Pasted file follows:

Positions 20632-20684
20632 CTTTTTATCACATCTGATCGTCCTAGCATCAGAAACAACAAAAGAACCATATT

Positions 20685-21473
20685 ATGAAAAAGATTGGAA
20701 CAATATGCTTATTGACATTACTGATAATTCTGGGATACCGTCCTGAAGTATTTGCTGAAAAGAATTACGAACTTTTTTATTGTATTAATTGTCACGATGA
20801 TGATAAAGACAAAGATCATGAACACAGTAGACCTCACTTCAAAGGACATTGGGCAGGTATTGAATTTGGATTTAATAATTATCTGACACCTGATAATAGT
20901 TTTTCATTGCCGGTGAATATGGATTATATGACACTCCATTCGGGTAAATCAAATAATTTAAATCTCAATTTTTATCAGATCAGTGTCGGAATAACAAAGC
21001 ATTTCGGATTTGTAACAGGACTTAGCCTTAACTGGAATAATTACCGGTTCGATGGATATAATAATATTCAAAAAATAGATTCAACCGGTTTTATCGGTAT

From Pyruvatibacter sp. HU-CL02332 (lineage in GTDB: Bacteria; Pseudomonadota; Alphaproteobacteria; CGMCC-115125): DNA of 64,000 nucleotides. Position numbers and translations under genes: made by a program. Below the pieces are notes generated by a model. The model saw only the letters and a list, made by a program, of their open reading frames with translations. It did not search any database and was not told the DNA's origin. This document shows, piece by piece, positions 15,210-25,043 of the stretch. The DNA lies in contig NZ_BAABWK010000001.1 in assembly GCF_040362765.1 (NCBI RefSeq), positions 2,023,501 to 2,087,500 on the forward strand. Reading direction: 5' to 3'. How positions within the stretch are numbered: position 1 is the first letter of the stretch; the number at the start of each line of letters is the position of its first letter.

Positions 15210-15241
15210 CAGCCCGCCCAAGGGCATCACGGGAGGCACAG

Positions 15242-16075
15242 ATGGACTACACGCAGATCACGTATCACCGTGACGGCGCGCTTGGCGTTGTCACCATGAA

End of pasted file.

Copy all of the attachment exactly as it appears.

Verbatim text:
Positions 20632-20684
20632 CTTTTTATCACATCTGATCGTCCTAGCATCAGAAACAACAAAAGAACCATATT

Positions 20685-21473
20685 ATGAAAAAGATTGGAA
20701 CAATATGCTTATTGACATTACTGATAATTCTGGGATACCGTCCTGAAGTATTTGCTGAAAAGAATTACGAACTTTTTTATTGTATTAATTGTCACGATGA
20801 TGATAAAGACAAAGATCATGAACACAGTAGACCTCACTTCAAAGGACATTGGGCAGGTATTGAATTTGGATTTAATAATTATCTGACACCTGATAATAGT
20901 TTTTCATTGCCGGTGAATATGGATTATATGACACTCCATTCGGGTAAATCAAATAATTTAAATCTCAATTTTTATCAGATCAGTGTCGGAATAACAAAGC
21001 ATTTCGGATTTGTAACAGGACTTAGCCTTAACTGGAATAATTACCGGTTCGATGGATATAATAATATTCAAAAAATAGATTCAACCGGTTTTATCGGTAT

From Pyruvatibacter sp. HU-CL02332 (lineage in GTDB: Bacteria; Pseudomonadota; Alphaproteobacteria; CGMCC-115125): DNA of 64,000 nucleotides. Position numbers and translations under genes: made by a program. Below the pieces are notes generated by a model. The model saw only the letters and a list, made by a program, of their open reading frames with translations. It did not search any database and was not told the DNA's origin. This document shows, piece by piece, positions 15,210-25,043 of the stretch. The DNA lies in contig NZ_BAABWK010000001.1 in assembly GCF_040362765.1 (NCBI RefSeq), positions 2,023,501 to 2,087,500 on the forward strand. Reading direction: 5' to 3'. How positions within the stretch are numbered: position 1 is the first letter of the stretch; the number at the start of each line of letters is the position of its first letter.

Positions 15210-15241
15210 CAGCCCGCCCAAGGGCATCACGGGAGGCACAG

Positions 15242-16075
15242 ATGGACTACACGCAGATCACGTATCACCGTGACGGCGCGCTTGGCGTTGTCACCATGAA